4. Give back. This is huge. Think about the people and organizations that supported you. Reach out to them to find ways to give back. Side note: I was recently contacted by my high school football team booster club about becoming a supporter. I was thrilled at the opportunity, and was kicking myself for not seeking out the opportunity sooner. It made me think of all the organizations that have supported me in the past and how I could help.
  5. Practice random giving. Don't ask me how I know, but did you hear about Russell Brand's recently seemingly random act of kindness with a homeless man? Making a practice of giving regularly, regardless of expected outcome, can give you the mindset and freedom to give more than ever.
  6. Give more than money. Giving of your time, stuff (like giving away your car), and knowledge can lead to you being a more natural monetary giver.

So what do you think makes us better givers? Do you think you could ever give 30% like the Romneys did in 2011?

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Last Edited: June 27, 2017 @ 2:30 pmThe content of is for general information purposes only and does not constitute professional advice. Visitors to should not act upon the content or information without first seeking appropriate professional advice. In accordance with the latest FTC guidelines, we declare that we have a financial relationship with every company mentioned on this site.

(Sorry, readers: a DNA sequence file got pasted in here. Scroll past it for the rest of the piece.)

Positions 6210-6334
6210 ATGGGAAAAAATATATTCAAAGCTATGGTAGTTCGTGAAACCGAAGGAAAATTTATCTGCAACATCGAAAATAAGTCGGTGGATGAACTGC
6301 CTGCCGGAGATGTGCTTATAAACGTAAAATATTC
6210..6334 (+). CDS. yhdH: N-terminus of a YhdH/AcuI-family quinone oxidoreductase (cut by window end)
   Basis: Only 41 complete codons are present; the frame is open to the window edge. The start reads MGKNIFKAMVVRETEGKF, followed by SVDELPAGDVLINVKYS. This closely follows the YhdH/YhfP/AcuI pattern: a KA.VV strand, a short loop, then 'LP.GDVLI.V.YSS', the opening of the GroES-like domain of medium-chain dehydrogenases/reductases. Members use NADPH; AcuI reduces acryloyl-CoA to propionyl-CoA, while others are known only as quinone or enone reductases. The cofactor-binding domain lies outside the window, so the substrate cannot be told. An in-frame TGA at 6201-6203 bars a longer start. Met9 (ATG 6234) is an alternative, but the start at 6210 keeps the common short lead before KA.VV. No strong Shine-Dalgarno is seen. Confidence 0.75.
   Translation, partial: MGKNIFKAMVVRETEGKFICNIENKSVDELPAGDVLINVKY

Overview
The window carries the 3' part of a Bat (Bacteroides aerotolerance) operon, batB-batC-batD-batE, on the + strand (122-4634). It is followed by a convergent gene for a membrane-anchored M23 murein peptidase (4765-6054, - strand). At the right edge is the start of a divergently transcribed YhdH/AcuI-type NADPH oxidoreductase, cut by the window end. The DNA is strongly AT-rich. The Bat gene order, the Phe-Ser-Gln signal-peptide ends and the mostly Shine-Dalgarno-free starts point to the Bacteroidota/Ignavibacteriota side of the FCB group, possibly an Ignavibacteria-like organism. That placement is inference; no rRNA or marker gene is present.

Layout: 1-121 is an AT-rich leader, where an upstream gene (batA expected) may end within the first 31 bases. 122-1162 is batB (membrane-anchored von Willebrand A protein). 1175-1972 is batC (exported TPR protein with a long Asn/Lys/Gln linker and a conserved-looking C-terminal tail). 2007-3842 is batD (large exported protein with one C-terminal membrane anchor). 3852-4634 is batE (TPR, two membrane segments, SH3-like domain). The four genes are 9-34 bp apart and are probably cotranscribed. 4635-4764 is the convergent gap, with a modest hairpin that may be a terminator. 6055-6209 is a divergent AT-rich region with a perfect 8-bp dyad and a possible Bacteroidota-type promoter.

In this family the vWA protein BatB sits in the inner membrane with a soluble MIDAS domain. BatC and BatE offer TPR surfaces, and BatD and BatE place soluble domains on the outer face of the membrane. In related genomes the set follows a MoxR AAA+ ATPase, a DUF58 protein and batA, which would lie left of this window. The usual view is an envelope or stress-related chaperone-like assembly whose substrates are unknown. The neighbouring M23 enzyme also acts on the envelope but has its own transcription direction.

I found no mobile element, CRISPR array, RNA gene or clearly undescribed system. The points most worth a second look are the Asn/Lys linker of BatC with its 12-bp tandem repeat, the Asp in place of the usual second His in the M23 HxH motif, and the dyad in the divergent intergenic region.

About Philip Taylor

Philip Taylor, aka "PT", is a CPA, financial writer, podcaster, FinCon Founder, husband, and father of three. He created PT Money back in 2007 to share his thoughts on money and to meet others passionate about managing their finances. All the content on this blog is original, and created or edited by PT. Read more about Philip Taylor, and be sure to connect with him on Twitter, Facebook, or Google+. Listen to the new podcast, Masters of Money!


  1. Hi PT, I don’t agree on this issue. The Romney’s did not have to make a plan to give, it I was done as a tax relief~ not quite the same as us common old garden folk who really have to
    work with our income to donate.   I donate quite a lot of time, and if taken into consideration it would be about 30%, and when I get home I go straight to bed as it is so exhausting……
    This month I will only earn $1200 as I took a week’s holiday ~ no work no pay….when one
    is self-employed and I had not had a holiday in 9 years……….broke and happy and yes! still volunteering:-)

    •  @bidzbuzz Thanks for sharing your take. My opinion is that everyone has to plan and act to give. They could have easily chosen to spend all of their income. But they didn’t. They gave 4 million dollars away. That anyone can find fault in that astounds me. 

  2. Our “better giving” breakthrough was using a charitable gift fund.  We can donate to the fund whenever we want the tax deduction (whether or not a charity was having a fund drive).  Then we can make sure that we send a grant to the charity at a good time (when they’re having a special event or a matching-funds campaign).
    Another big advantage of a CGF is making anonymous grants.  Certain organizations support worthy causes but would pester us way too much for additional donations.  An anonymous grant lets us donate when it’s appropriate without subjecting ourselves to a hailstorm of phone/e-mail/snail mail solicitations.